“Birchfield sheds a strong and clear light on the institutional and ideological responses to rising income inequality in the world’s leading democracies. In an elegant comparative framework, she explores the cultural foundations of enduring differences in those responses. The subject matter is vitally important, and the book could not be more timely.”
Income Inequality in Capitalist Democracies is a highly original study that breaks new ground as it demonstrates, through both quantitative and qualitative methods, that political ideas and values are just as significant as questions of institutional organization and interest-based calculations are in explaining the trajectory of income inequality in advanced industrialized democracies. The book is certain to have a big impact across a wide range of fields.”

Vicki L. Birchfield is Associate Professor and Director of the European Union Center of Excellence at The Sam Nunn School of International Affairs, Georgia Institute of Technology.

Contents

List of Figures and Tables

Preface and Acknowledgments

Introduction

1. Theoretical Foundations: Political Economy as Applied Democratic Theory

2. Political Justice Versus Market Justice: Why Values Matter

3. The Power and the Limitations of Political Institutions: Retooling the Consensus-Majoritarian Framework to “Bring Culture In”

4. The Interaction of Institutions, Values, and Income Inequality: A Quantitative Analysis

5. The Exceptions Prove the Rule: Case Studies in Income Inequality in Switzerland and the United Kingdom

Conclusion

References

Index

Preface

Complex ideas, multiple motivations, and challenging circumstances shaped the evolution of this book, which had its origins in early 2000. The complexity of the ideas stems primarily from the nature of the subject itself. Income inequality and how it varies among societies are age-old dilemmas that have preoccupied minds from Aristotle to Adam Smith and continue to be objects of inquiry for almost all the social sciences as well as a problem that elicits commentary from both politicians and philosophers. Although income inequality is treated here with the tools and language of a political scientist, my intellectual curiosities are rarely, if ever, bound by my disciplinary training, which may explain why hard-nosed positivists will dislike my work but also why (I hope) the book may appeal to a broader community of scholars. Indeed, of the many motivations for writing this book, chief among them is the desire to move the problem of income inequality beyond technically sophisticated audiences of econometricians and to reposition it as a fundamentally political issue. As the rather prosaic title suggests, I am interested in examining the roles that both institutions and values play in understanding income inequality and how it varies across the world of capitalist democracies. In essence, this book is about the need to rearticulate income inequality as a sociopolitical issue that is a function of both structural and ideological forces. By studying it in comparative analytical context, my goal is to persuade social scientists that we can and should consider the possibility that ideas and values have causal weight in explaining broadscale economic outcomes and that political institutions facilitate the direction and impact of this significant causal mechanism. More importantly, I will demonstrate that increasing income inequality is not a given across capitalist societies and therefore certainly not an inexorable consequence of globalization. To ensure that this remains the case, the overarching message of this book is that citizens can and should reclaim the economic sphere as a legitimate and necessary realm of democratic deliberation to preserve choices about the kind of society they wish to inhabit.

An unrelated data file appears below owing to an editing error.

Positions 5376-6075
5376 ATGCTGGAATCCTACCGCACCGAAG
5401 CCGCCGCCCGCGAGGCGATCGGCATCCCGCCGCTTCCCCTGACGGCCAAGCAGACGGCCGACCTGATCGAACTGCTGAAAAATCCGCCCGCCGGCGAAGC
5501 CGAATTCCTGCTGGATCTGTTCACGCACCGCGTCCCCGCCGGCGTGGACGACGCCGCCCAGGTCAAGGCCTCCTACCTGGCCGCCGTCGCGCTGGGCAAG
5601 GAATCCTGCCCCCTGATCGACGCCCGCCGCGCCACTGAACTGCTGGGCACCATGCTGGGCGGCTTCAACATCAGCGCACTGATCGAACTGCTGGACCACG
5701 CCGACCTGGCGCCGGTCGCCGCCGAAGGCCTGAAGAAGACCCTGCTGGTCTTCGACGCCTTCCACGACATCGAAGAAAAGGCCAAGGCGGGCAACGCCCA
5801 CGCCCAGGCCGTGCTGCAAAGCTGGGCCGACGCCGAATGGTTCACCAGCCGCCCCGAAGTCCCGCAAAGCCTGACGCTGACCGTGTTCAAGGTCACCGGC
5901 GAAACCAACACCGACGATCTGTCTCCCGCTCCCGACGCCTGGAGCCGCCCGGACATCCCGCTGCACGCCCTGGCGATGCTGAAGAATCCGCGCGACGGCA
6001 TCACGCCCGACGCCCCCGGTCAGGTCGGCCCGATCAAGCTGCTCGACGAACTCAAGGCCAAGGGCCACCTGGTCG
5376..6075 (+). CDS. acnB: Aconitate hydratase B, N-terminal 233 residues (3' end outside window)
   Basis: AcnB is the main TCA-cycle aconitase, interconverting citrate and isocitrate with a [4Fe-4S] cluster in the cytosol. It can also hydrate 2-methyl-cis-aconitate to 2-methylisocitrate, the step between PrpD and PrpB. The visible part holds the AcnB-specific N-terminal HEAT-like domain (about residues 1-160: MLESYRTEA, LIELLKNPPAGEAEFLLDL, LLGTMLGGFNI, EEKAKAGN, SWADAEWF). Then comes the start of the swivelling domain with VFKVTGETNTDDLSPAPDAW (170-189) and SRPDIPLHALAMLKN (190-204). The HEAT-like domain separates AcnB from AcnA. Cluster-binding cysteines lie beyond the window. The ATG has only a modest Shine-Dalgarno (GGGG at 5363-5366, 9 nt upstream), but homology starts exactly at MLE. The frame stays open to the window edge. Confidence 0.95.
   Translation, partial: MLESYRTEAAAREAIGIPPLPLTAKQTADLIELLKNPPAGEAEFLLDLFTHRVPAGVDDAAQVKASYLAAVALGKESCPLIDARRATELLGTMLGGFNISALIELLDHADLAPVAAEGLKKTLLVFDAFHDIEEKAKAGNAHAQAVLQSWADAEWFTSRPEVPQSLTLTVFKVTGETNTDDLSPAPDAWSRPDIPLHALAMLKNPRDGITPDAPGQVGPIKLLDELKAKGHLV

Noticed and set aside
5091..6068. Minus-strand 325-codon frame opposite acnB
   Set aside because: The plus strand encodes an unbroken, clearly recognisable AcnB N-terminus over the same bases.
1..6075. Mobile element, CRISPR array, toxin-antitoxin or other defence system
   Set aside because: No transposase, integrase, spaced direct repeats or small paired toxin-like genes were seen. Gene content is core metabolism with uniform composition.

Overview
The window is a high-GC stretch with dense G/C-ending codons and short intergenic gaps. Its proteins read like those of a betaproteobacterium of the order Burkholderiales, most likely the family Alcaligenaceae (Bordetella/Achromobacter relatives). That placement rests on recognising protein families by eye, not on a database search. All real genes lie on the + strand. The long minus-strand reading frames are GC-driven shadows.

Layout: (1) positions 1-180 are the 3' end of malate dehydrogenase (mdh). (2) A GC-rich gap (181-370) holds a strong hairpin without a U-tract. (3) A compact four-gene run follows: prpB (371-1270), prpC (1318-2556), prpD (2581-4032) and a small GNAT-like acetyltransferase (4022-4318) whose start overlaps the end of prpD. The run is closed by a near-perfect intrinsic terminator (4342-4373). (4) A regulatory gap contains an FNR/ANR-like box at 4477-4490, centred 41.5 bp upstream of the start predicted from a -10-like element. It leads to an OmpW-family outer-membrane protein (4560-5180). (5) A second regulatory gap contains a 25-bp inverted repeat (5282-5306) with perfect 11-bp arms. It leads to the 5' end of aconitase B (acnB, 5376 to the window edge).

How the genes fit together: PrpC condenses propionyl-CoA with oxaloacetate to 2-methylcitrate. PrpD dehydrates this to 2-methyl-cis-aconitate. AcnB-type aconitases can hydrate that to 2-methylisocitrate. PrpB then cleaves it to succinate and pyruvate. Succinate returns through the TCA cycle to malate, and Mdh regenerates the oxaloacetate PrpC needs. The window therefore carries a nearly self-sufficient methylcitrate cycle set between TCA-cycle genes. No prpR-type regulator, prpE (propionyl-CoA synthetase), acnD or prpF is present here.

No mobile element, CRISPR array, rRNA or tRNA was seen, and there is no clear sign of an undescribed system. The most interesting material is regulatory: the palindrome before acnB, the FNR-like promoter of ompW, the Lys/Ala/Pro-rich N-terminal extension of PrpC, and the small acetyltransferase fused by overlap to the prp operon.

When I first started this project in the late 1990s, very few political scientists were concerned with the issue of income inequality. Since then it has become a key organizing theme at the annual meetings of both the American Political Science Association and the International Studies Association as well as in a litany of important publications by prominent scholars that have appeared in recent years. I hope this book will serve to continue these debates and will make distribution problems a more central focus of comparative political economy as well as democratic theory. When I say the book emerged from multiple motivations, I mean that I also wanted to speak to several different normative and epistemological concerns. On the one hand, I wanted to address the political nature of income inequality and clearly assert it as a matter of social justice. But on the other hand, I wished to insert the problem of income inequality into the ongoing debates among political scientists—especially comparativists—about the contending roles of culture and institutions and their respective pride of place in our analytical and methodological toolkit. Taking a real-world phenomenon that interests me deeply and exploring it with a goal of assessing some of the most important theoretical concepts and analytical frameworks of my field was only a secondary motivation, but this assessment receives considerable attention in this book. So although the book is an empirical study of cross-national variation in income inequality, it is equally a theoretical exploration of how we can move beyond the culture-versus-institutions or ideational-versus-structural approaches to social scientific inquiry. With an eye to this preoccupation, I hope the book may enjoy a wider readership.